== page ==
Every NFL veteran from the days before free agency remembers the near-constant labor strife that led to strikes for such things as pensions, improved player health care and higher salaries.
Until the owners effectively broke the union in 1987 by using replacement players, those strikes were often effective, only once leading to a meaningfully shortened season, the nine-game season of 1982.
Now, those old players are on the warpath once more, using the leverage they have as legends of the game in order to try to once again improve the lot of people whose health has been compromised for the rest of their lives after playing the sport.
The new “union” is the Hall of Fame Board, and the ex-players said they will boycott all future Hall of Fame inductions until they have more assurance that their health care needs will be met after they leave everything they have to give on the field before a constant medical diet of CTE monitoring, physical therapy and the generous application of pain medication just to cope with the aftermath of playing the world’s most brutal team sport.
They issued their demands in a letter Tuesday to NFL Commissioner Roger Goodell, NFL Players Association Executive Director DeMaurice Smith and Pro Football Hall of Fame President C. David Baker.
Filed to ESPN: In a letter sent to Roger Goodell, DeMaurice Smith and David Baker, Pro Football Hall of Famers said they would not attend the annual hall of fame induction ceremony until they received health insurance and an annual salary that included a share of league revenue. pic.twitter.com/IRkJ29EKcl
— Arash Markazi (@ArashMarkazi) September 18, 2018
And this is no small caucus of fringe Hall of Famers, either.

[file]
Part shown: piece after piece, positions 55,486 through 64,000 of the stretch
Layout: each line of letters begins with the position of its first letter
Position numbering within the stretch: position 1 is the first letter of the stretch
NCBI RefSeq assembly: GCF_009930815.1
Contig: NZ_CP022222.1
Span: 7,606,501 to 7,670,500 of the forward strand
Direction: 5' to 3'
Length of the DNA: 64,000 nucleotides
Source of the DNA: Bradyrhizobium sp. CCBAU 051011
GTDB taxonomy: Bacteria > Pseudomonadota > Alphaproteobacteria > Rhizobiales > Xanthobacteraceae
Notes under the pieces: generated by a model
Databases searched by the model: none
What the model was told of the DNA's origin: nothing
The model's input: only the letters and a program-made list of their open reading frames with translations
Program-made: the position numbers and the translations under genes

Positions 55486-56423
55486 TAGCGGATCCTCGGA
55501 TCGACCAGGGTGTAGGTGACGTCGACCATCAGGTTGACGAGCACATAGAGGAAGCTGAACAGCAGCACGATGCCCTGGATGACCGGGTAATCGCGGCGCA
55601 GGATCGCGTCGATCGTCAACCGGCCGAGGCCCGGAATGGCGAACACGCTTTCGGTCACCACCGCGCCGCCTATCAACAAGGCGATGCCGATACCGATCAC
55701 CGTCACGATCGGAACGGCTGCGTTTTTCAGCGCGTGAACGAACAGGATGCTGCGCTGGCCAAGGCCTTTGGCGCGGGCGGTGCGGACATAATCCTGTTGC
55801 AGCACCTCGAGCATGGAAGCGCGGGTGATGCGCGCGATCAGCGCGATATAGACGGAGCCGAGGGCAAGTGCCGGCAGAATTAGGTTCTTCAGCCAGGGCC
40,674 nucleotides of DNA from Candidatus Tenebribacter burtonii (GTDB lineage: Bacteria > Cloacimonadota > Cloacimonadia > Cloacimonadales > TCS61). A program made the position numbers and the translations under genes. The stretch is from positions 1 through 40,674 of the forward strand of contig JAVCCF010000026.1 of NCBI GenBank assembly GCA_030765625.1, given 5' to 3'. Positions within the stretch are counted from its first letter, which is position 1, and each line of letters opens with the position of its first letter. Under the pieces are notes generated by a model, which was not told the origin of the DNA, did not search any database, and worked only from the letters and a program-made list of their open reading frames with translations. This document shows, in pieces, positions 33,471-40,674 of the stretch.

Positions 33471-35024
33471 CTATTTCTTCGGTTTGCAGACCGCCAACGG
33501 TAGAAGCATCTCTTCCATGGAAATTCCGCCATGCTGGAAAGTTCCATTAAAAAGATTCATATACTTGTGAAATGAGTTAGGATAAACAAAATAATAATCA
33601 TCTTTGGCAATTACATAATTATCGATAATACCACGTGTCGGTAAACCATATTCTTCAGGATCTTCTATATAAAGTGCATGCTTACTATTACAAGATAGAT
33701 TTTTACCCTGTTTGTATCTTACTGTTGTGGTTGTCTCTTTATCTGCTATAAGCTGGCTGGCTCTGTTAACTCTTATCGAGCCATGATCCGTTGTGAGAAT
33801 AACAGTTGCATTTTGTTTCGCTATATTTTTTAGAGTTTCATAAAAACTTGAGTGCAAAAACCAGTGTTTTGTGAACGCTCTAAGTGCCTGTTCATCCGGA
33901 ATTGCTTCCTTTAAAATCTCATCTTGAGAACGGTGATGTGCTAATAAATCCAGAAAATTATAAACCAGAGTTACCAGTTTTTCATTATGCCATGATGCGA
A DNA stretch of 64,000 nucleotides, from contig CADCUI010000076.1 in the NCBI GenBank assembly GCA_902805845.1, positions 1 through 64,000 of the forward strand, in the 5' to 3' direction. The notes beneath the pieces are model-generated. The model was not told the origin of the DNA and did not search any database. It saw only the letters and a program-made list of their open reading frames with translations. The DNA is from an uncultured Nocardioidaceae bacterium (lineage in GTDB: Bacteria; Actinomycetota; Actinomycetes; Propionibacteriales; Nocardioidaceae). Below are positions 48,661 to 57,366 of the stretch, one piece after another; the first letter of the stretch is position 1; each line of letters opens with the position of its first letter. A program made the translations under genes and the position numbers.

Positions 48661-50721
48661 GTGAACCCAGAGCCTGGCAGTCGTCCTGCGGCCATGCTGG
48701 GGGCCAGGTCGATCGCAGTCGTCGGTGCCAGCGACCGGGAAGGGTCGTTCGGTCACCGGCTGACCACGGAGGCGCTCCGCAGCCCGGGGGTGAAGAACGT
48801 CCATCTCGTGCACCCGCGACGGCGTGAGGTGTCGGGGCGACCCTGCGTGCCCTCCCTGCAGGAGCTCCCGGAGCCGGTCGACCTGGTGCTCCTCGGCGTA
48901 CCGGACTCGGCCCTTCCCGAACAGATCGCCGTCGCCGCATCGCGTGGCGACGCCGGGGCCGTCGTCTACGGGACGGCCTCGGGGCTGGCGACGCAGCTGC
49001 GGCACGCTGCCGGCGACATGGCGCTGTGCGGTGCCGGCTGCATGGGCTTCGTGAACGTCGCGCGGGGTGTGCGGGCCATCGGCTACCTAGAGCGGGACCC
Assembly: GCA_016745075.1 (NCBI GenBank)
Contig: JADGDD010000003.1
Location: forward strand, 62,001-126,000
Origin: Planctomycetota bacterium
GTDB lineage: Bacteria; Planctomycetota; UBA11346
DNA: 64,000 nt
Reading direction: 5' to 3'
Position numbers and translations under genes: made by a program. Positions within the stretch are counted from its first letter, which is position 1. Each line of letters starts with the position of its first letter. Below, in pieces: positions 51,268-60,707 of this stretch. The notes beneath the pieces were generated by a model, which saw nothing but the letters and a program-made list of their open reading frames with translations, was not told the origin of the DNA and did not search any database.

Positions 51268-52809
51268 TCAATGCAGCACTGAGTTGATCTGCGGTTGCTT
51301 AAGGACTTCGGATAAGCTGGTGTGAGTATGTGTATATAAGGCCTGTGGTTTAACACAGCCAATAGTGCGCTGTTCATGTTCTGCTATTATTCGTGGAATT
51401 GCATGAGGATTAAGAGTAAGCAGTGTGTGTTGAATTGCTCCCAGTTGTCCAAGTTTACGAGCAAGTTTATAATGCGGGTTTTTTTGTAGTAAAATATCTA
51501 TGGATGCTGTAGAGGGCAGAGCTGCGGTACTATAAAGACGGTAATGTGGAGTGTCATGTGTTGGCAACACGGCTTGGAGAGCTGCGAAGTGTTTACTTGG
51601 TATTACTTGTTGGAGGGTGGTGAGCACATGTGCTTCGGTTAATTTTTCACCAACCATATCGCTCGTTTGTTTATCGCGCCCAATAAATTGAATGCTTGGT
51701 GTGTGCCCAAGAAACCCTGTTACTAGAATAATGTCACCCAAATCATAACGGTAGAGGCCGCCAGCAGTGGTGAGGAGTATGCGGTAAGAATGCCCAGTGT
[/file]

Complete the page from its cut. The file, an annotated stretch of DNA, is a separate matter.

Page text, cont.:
Their chairman is Eric Dickerson. Their ranks include Marcus Allen, Mel Blount, Derrick Brooks, Jim Brown, Earl Campbell, Richard Dent, Carl Ellard, Marshall Faulk, Mike Haynes, Rickey Jackson, Ronnie Lott, Curtis Martin, Joe Namath, John Randle, Jerry Rice, Deion Sanders, Bruce Smith, Jackie Smith, Lawrence Taylor, Kurt Warner and Sarah White, the widow of Reggie White.
Put those guys in a time machine from their playing primes and you could win a decade’s worth of Super Bowls.
And while it’s unclear whether the benefits the board is fighting for are meant for all former NFL players or just the ones who make the Hall of Fame, they’re not dancing lightly around this issue.
The players pointed out that in order to be eligible for health care for life for retired players in Major League Baseball, all you need to do is play in a ballgame in the Show.
You could be a September call-up who hits .143 and never plays another big league game or you could be someone like Bert Blyleven, who played what seems like forever. Once you’re in the club, you’re in the club.
The players also denounced the $620 million settlement the league agreed to with retired players and other measures taken as “little more than cynical public relations ploys that fail to help those who desperately need it.”
The players also point out that if the NFL can afford to pay Goodell $40 million a year and set aside as much as $1 billion to construct the Hall of Fame Village, the league can find money to send a player whose knees are a jigsaw puzzle to the doctor.
The NFL is celebrating its centennial in 2020. The players hope that by threatening to boycott all those celebrations of league history, they can force the league to the negotiating table the way so many of those guys did when they were in their primes.
And unlike 1987, there are no replacement Hall of Famers for the league to use as weapons to fight back.
Update: Kurt Warner said Tuesday that his name was “mistakenly” added to the letter. He said he supports benefits for retired players, but he wants those benefits to go to all retired players, and not just Hall of Famers.
Truth and Accuracy
We are committed to truth and accuracy in all of our journalism. Read our editorial standards.